Hawks dont have many holes to fill from this year's draft
ERIC D. WILLIAMS
They weren’t fooling anybody.
Two months into his tenure as the general manager of the Seattle Seahawks, John Schneider looked down from his second story office window onto the practice field and saw veteran Ray Willis – a bruising run blocker but not the fleetest of foot – taking reps with the first unit at left tackle because of the expected retirement of Walter Jones.
Ding, ding, ding!
The Seahawks had an obvious need for a left tackle of the future and addressed that gaping hole two weeks later by sweating through the first five picks of the 2010 NFL draft before selecting Russell Okung at No. 6.
“When we got here, we had those two high picks and we needed a left tackle,” Schneider said. “Everybody knew that.”
Along with Okung, the Seahawks were fortunate enough to have safety Earl Thomas fall in their laps at No. 14.
Now in the third year of the team’s rebuilding effort, Seahawks coach Pete Carroll and Schneider said the team’s roster has been overhauled enough that with the No. 12 overall pick, there’s less urgency to draft for need, allowing Seattle to take the best player available.
“We’re definitely at a different place,” Schneider said. “When you look at the draft in particular and some of the areas in free agency that we’ve addressed, I think it put us in a position to just let the draft kind of come to us and not feel like we need to move around or not do anything that would put the organization in jeopardy in any one position.”
Only 10 players remain from the initial roster the two inherited when they took over in January 2010.
The duo transformed Seattle’s roster from one of the league’s oldest to one of the youngest, as Schneider leaned on his experience in Green Bay and focused on rebuilding through the draft.
The Seahawks found seven starters – four on defense and three on offense – through shrewd selections in the past two drafts.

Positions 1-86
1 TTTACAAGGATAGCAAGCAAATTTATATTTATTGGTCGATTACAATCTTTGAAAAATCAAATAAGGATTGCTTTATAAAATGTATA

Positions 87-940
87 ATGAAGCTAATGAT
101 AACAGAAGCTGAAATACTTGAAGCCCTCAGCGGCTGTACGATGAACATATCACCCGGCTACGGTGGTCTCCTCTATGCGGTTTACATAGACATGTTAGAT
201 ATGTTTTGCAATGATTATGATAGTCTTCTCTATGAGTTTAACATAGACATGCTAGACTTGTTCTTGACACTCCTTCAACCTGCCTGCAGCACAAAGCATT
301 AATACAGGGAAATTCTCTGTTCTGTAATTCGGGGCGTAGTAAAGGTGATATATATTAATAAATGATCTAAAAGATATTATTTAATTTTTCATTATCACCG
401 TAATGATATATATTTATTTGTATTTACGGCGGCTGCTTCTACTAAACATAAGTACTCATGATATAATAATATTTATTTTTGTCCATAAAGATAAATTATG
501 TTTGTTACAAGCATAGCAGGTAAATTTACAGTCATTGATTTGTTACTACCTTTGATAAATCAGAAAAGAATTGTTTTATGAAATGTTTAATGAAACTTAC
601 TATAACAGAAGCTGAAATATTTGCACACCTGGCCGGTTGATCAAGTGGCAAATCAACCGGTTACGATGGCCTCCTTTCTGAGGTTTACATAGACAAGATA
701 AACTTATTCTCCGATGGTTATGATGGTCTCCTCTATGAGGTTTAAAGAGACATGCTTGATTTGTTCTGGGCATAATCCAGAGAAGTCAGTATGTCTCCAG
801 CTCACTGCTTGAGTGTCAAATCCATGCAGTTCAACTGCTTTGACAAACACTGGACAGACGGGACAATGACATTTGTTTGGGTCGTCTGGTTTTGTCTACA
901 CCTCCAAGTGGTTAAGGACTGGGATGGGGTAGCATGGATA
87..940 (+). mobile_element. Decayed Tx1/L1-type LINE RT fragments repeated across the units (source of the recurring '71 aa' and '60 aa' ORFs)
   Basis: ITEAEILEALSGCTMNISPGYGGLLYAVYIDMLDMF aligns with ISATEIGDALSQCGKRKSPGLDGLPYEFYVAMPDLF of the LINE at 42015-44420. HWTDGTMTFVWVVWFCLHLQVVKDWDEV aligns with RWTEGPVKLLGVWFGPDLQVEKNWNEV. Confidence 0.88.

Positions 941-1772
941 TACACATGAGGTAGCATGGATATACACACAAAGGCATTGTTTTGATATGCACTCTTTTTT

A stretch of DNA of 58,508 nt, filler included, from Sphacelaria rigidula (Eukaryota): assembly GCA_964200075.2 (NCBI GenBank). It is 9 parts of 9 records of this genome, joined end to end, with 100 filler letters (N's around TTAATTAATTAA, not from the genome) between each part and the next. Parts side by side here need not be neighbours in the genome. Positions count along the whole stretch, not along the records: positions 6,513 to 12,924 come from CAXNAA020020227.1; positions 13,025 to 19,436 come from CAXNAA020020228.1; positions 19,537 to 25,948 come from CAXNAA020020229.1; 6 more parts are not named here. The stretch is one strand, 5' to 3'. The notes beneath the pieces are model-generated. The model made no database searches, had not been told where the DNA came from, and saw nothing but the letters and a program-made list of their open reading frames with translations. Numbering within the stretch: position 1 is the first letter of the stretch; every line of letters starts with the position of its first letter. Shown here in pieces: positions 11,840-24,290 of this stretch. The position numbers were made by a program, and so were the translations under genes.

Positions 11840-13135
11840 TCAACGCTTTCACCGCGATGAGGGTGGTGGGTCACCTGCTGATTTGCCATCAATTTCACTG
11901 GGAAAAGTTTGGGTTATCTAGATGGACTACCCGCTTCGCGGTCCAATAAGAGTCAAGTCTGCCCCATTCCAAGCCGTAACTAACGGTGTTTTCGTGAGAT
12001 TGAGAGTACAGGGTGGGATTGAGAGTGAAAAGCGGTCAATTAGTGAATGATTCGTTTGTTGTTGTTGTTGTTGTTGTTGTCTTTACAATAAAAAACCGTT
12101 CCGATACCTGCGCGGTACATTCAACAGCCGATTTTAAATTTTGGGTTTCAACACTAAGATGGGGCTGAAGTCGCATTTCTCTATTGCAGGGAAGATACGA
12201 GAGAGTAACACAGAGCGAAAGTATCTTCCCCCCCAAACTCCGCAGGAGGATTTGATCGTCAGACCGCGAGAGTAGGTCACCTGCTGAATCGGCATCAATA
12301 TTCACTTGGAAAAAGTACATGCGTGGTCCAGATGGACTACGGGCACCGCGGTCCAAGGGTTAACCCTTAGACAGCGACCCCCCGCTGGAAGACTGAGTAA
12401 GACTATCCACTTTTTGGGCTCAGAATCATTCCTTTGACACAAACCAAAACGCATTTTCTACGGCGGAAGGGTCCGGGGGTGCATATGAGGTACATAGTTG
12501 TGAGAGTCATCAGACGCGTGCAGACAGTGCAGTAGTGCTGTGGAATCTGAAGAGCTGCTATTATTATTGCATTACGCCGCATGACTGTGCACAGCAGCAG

They’ve done a nice job of finding solid performers in the middle rounds, including safety Kam Chancellor (fifth round, 2010), cornerback Richard Sherman (fifth round, 2011), linebacker K.J. Wright (fourth round, 2011) and undrafted free agent Doug Baldwin, who led the team in receptions as a rookie last year.
But Schneider and Carroll also have stubbed their toes, releasing 2010 fifth-round choice E.J. Wilson after he struggled to stay healthy. Wilson was expected to serve as depth at defensive end behind Red Bryant.
Seattle also swung and missed on safety Mark LeGree, selected in the fifth round in 2011 to back up Thomas. But LeGree did not make Seattle’s final roster and will try to make San Francisco’s 53-man roster this season.
Carroll has displayed a keen eye for finding defensive talent that fits his scheme, spending 12 of the team’s 18 draft selections the past two years on defensive players.
And in free agency this year, the Seahawks focused more on retaining impact players and keeping the team’s foundation intact, re-signing running back Marshawn Lynch, defensive end Bryant, right tackle Breno Giacomini and fullback Michael Robinson
One of the things to watch as Seattle approaches the draft with six picks overall is whether the team moves up or down to get in position for an impact player.
Last year, the Seahawks traded their second-round pick to Detroit for the Lions’ third- and fourth-round picks and still wound up getting a player they targeted – guard John Moffitt (third round).
Schneider said while he was in Green Bay, Packers general manager Ted Thompson gave up a second-round and two third-round picks in 2009 to move up and draft linebacker Clay Matthews at No. 26 after the team already had selected defensive tackle B.J. Raji with the ninth overall pick.
“It depends on the year and what the draft looks like for that specific year and what kind of conviction you have for a player,” Schneider said. “Most recently, I remember Ted Thompson had an incredibly strong conviction for Clay Matthews, so we took B.J. and worked our tails off to get back up to get Clay.
“Ted felt like this player could put us over the top. We picked what we felt were impactful players that year.”
That move paid big dividends for Green Bay, with Matthews emerging as one of the league’s most dominant defenders.
With a belief that their team is ready to contend with San Francisco for the NFC West title, expect Carroll and Schneider to make similar moves in this year’s draft in an effort to add playmakers on both sides of the ball who will help Seattle reach the playoffs for the second time in three years.
“We’re headed down the right track, but we’re in a position now where we’ve kind of covered ourselves a little bit where we can just sit and be prepared,” Schneider said. “We’ve had good input from the coaches, and these guys have been out busting their tails scouting and going to the all-star games and everything. So the preparation is in place and our process is pretty much winding down, and we can just sit and take players.”
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